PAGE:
Feeds

Minister goes mad for Web 2.0

Miliband drinks the Kool Aid

Intelligent flash storage arrays

Miliband lauds OhMyNews, the Korean "citizens journalism" site. But OhMyNews, as Koreans know only too well, is a nasty, partisan political operation - a kind of Fox News - that only flourishes because it doesn't pay its volunteer contributors. It profits from what's called "digital sharecropping". If this is a new spirit of volunteerism, then so is the Church of Scientology.

As for new modes of production, or a new spirit of sharing, Miliband makes a very common mistake. What we're experiencing is an explosion of low-cost recording technologies. Much of what they record - and what Google indiscriminately caches, like a listening bug in the corner of the room - was never intended to be recorded. Much of the rest was never intended to be "published" - merely spread among one or two family members or friends. The internet has given us "a telephone network with pictures", if you like, which we can all put to use. But to describe this as a new form of production is like claiming that the listening device is creating the conversations it records. Once one has made that mistake, it's very difficult to see things clearly again.

No wonder the Rt Honorable Member for Google (South Shields) is confused, for when some people fall into digital utopianism, they fall in all the way - and when they bob back to the surface, it's with what looks like a shiny, new, off-the-shelf belief system. From then on, it's hard to persuade the sufferer that they're fantasising about the world. Miliband has a fantasy version of technology, breaking off only to plug his "carbon trading calculator".

David George Millibourne

In keeping with the Web 2.0 rhetoric, Miliband's is religious. Take this purple passage:

Instead of citizens acting in isolation, unsure of whether their actions are reciprocated by others, feeling powerless in the face of large organisations and global change, citizens can feel part of a bigger project. They can create a shared willingness to act, their preferences can be aggregated, and can give rise to collective action as well as collective discussion.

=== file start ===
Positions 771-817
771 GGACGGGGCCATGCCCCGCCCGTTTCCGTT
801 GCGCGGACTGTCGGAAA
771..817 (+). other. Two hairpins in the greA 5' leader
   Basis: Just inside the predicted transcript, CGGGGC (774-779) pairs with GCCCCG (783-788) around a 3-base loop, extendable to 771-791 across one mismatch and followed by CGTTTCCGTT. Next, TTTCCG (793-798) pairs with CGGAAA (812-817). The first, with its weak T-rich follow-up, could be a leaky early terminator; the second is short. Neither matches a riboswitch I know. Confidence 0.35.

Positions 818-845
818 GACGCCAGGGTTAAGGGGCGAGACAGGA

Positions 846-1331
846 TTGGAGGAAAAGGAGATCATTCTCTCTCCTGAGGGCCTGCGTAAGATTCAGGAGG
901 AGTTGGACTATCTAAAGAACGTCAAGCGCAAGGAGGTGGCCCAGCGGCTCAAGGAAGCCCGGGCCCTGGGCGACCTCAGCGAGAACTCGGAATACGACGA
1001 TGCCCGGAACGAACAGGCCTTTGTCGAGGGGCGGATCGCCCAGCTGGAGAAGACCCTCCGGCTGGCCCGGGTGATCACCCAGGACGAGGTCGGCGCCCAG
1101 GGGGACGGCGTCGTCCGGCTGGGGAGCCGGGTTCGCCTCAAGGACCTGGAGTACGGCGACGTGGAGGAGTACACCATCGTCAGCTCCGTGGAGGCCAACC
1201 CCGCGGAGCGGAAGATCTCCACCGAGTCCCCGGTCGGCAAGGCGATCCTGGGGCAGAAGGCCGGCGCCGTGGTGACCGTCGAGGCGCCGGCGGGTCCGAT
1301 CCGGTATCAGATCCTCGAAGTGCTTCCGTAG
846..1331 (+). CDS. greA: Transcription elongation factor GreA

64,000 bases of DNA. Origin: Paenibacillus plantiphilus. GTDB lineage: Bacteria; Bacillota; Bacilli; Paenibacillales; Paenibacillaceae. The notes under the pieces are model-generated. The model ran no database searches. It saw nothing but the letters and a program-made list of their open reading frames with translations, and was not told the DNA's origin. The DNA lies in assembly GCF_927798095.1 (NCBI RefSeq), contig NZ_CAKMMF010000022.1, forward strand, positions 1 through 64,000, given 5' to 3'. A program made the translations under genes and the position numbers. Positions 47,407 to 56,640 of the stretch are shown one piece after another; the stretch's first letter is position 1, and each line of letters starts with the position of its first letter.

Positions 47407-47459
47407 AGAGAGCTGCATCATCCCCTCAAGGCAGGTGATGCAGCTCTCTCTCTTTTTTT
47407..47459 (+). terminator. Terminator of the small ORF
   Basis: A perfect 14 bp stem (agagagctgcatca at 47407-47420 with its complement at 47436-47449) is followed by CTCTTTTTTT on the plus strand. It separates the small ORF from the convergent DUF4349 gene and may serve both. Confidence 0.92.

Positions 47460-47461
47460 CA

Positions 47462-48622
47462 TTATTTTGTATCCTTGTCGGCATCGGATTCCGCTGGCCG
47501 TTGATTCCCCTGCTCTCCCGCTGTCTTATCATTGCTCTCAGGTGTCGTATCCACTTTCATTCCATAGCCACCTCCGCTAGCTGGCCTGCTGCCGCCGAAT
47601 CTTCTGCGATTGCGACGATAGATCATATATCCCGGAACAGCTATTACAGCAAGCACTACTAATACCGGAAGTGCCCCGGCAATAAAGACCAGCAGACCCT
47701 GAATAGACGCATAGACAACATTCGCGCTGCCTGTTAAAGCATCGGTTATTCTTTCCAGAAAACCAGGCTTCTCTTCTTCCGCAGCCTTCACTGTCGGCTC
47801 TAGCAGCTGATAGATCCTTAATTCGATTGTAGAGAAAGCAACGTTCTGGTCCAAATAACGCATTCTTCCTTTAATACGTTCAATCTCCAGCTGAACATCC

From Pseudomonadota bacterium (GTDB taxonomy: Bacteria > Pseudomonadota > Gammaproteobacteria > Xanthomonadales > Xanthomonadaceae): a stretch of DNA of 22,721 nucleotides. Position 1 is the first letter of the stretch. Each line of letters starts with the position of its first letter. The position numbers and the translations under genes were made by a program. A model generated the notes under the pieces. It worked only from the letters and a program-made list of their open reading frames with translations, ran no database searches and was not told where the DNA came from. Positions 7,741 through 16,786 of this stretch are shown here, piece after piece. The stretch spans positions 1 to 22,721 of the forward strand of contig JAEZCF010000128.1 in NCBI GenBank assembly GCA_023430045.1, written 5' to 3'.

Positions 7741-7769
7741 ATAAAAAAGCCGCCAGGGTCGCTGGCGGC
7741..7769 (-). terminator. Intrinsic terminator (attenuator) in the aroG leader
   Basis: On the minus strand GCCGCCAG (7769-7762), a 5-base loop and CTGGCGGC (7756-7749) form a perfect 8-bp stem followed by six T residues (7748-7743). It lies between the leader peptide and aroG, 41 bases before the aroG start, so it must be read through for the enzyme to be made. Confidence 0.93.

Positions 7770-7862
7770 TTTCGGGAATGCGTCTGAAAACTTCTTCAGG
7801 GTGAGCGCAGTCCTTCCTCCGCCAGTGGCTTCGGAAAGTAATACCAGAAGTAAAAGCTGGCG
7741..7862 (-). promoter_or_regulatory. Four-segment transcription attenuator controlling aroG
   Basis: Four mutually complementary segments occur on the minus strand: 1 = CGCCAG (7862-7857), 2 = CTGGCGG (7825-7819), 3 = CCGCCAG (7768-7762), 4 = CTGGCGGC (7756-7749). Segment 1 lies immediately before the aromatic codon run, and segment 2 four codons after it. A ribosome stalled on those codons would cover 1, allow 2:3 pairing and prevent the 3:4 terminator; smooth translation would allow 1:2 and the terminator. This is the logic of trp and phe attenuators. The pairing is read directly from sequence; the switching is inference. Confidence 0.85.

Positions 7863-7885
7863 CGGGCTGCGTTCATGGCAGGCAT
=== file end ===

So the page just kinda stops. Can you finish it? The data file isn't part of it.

And life has meaning again. We'll check the video at some point - and see if there were any hallelujahs.

But for a moment, let's take the Minister at face value. What politicians like Miliband and the Conservative Shadow Chancellor George Osborne - another web fantasist apparently cloned, as you can see, from the same incubator (Millibourne Industries?) - are describing is how they see society ordered. It's technocratic, and the role of the politician in this machine vision is merely to provide lubricant for the great, benevolent actors.

Unfortunately, the near-identical policies of our parties are designed to make life easy for them. Planning controls are dropped and democratic checks and balances are discarded to ease the path for who really runs the country - Tesco, Google (a newcomer), and the nuclear industry.

With so many teenagers pouring out their most intimates on the web, into MySpace and Facebook, some press pundits are wondering if these careless candid thoughts will one day come back to haunt them when they're running for political office. These pundits have got it wrong. It's not their adolescent indiscretions, but the things they said last week that we should take notice off. Especially when they start acting like teenagers. As our "future Prime Minister" just has.

Empowering comments welcome. ®

Related link

Miliband goes mad

Internet Security Threat Report 2014

More from The Register

next story
Facebook, Apple: LADIES! Why not FREEZE your EGGS? It's on the company!
No biological clockwatching when you work in Silicon Valley
Lords take revenge on REVENGE PORN publishers
Jilted Johns and Jennies with busy fingers face two years inside
Yes, yes, Steve Jobs. Look what I'VE done for you lately – Tim Cook
New iPhone biz baron points to Apple's (his) greatest successes
Happiness economics is bollocks. Oh, UK.gov just adopted it? Er ...
Opportunity doesn't knock; it costs us instead
Ex-US Navy fighter pilot MIT prof: Drones beat humans - I should know
'Missy' Cummings on UAVs, smartcars and dying from boredom
Sysadmin with EBOLA? Gartner's issued advice to debug your biz
Start hoarding cleaning supplies, analyst firm says, and assume your team will scatter
Facebook pays INFINITELY MORE UK corp tax than in 2012
Thanks for the £3k, Zuck. Doh! you're IN CREDIT. Guess not
Edward who? GCHQ boss dodges Snowden topic during last speech
UK spies would rather 'walk' than do 'mass surveillance'
prev story

Whitepapers

Forging a new future with identity relationship management
Learn about ForgeRock's next generation IRM platform and how it is designed to empower CEOS's and enterprises to engage with consumers.
Why and how to choose the right cloud vendor
The benefits of cloud-based storage in your processes. Eliminate onsite, disk-based backup and archiving in favor of cloud-based data protection.
Three 1TB solid state scorchers up for grabs
Big SSDs can be expensive but think big and think free because you could be the lucky winner of one of three 1TB Samsung SSD 840 EVO drives that we’re giving away worth over £300 apiece.
Reg Reader Research: SaaS based Email and Office Productivity Tools
Read this Reg reader report which provides advice and guidance for SMBs towards the use of SaaS based email and Office productivity tools.
Security for virtualized datacentres
Legacy security solutions are inefficient due to the architectural differences between physical and virtual environments.